The process of identifying the locations of genes and all of the coding sections in a genome, as well as establishing what those genes perform, is known as genome annotation. It's required because DNA sequencing generates sequences with uncertain functions. Genome annotation has progressed over the last three decades from computational annotation of long protein-coding genes on single genomes and experimental annotation of short regulatory elements on a small number of them to population annotation of single nucleotides on thousands of individual genomes. This improved precision and inclusivity of genome annotations (from genotypes to phenotypes) is resulting in more precise insights into the biology of species, communities, and people. Genome annotation includes three major steps:

  • Identifying regions of the genome that do not encode proteins;
  • Identifying genome fundamentals, a process known as gene prediction; and
  • Identifying these elements' organic information

Annotation files include information about the genomic sequence. FASTA, GFF3, and GENBANK are few examples of file formats. There are various file formats for representing sequence, structure, and pathway information relating to genes and proteins, and internet databases provide the ability to select and download certain files.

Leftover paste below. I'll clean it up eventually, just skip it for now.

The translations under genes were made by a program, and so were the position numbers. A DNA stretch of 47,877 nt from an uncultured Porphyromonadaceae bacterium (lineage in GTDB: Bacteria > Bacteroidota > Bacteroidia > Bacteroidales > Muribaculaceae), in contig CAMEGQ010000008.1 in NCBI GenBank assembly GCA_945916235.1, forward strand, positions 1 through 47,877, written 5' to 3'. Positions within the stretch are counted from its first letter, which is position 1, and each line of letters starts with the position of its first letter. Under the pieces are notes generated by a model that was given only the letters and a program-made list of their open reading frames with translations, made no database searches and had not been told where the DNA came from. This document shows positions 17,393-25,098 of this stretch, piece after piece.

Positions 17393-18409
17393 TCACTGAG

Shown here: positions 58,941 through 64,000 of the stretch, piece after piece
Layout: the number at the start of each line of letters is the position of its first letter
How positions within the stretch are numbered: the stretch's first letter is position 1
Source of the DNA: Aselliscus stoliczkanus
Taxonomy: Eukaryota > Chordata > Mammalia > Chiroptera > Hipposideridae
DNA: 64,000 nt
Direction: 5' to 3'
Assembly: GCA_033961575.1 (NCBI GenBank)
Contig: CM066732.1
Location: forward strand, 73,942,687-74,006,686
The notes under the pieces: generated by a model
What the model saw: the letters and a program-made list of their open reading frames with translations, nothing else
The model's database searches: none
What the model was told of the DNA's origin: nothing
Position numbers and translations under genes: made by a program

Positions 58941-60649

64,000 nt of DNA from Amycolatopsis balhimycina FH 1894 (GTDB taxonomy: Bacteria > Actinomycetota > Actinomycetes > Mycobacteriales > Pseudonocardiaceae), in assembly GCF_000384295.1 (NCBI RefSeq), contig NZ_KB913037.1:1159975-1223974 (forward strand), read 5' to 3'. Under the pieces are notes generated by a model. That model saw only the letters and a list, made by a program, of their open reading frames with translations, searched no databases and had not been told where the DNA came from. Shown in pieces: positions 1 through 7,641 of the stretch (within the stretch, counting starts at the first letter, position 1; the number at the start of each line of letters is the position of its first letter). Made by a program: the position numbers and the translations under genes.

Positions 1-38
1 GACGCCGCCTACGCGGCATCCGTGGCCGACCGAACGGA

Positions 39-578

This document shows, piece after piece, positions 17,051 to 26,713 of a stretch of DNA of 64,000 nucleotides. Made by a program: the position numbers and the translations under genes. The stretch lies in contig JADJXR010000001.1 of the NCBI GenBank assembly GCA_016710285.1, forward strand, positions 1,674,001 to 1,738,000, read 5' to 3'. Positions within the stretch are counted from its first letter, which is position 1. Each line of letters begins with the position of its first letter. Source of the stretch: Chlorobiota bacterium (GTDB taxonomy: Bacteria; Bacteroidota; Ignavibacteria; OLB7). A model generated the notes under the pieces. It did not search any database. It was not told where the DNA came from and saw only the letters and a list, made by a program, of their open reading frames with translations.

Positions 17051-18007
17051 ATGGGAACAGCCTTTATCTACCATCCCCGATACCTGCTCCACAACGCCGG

Genome annotation is of two types structural annotation that includes identification of genomic elements while the assignment of function to structural elements is known as functional annotation.

The genes or proteins that may be recruited by a certain genomic sequence can be predicted using gene annotation algorithms. These new genes or proteins can be functionally annotated by comparing their sequences to well-experimentally confirmed sequences in databases.

Now that the genome sequences of over a thousand human persons (The 100,000 Genomes Project, UK) and some model organisms are fully complete, genome annotation remains a key hurdle for scientists exploring the human genome. Defining the biological "parts list" for the assembly and normal operation of an organism is sometimes referred to as locating genes and other genetic regulatory elements. Scientists are currently in the early stages of defining this parts list and figuring out how all of the pieces "fit together.”